We work really close with engineers to make sure that we design the most solid structures we can to make these homes survive these storms. With climate change, and higher water levels and things like that, we designed a plan for a much more sustainable future of some of these homes. So most of them sit on pilings that can allow the home to stand even though the soil around it may have washed away. Some of the homes are sustainable in that they have solar on the roofs. Those are all things that people are talking about and what they want. Everybody still wants to be near the ocean and along the gulfs, and bays, and lakefronts, and just because you know the water is rising doesn’t mean people…, well they’re not leaving. So we have to be smart and take in to account those sort of longer term design elements.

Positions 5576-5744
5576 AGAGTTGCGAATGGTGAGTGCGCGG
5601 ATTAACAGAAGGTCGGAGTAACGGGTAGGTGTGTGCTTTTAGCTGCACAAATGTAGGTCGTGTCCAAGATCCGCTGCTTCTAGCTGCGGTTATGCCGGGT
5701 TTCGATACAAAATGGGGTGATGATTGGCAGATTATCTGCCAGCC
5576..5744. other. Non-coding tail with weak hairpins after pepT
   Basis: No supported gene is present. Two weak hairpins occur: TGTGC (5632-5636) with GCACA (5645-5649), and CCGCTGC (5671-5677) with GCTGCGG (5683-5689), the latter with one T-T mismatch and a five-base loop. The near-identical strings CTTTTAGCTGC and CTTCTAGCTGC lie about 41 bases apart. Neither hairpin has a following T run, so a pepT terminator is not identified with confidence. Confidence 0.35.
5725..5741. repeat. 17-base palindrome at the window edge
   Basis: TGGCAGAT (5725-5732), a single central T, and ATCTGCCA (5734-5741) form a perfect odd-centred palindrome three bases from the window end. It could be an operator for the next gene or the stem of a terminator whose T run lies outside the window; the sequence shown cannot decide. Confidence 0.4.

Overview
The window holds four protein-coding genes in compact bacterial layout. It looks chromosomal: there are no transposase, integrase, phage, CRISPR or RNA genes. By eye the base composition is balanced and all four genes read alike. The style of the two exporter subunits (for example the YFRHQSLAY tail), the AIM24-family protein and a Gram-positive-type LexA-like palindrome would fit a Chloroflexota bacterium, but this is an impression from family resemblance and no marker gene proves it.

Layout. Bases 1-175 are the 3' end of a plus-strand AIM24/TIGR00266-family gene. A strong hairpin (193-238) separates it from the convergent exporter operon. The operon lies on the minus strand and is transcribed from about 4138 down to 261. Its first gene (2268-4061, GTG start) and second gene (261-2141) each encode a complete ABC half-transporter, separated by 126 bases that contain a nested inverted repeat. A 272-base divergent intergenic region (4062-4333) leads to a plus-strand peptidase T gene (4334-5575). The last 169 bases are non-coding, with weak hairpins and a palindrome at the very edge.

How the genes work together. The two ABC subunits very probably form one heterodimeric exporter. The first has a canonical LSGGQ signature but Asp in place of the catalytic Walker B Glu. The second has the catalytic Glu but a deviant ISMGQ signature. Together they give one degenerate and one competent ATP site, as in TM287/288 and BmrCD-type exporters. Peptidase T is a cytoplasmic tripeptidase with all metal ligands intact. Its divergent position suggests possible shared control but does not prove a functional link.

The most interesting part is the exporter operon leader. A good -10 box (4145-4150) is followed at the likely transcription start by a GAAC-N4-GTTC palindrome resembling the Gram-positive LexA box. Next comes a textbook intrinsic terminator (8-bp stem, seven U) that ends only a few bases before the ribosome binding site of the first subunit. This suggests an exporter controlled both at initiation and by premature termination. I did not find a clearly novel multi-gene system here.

Jon:

Yes, indeed. While we’re on this topic of green design/sustainable design, looping back into the St. Petersburg project that you’re working on right now, could you share some of the green sustainable elements that you’ve brought into to this particular design?

Phil:

Well, you know, obviously on demand issues. We did not put solar on this, but solar could be added, so we kind of plan for that. We manage our water flow, so we’ve done all the Water Wise products in their plan for this. In my mind you have to design a house to withstand and last, and that’s a very green thing, so there’s very little things that can rot or even rust on these homes. We use materials that are less corrosive so they have longevity. So just thinking about what you put on your finishes becomes a green or greener thought process. I would say, you know, good insulation, good windows, good roofs, good systems. I think we’re planning to do mini splits which are more energy efficient and you can zone really well in this house. But those are just some of the green features that were planned for this house.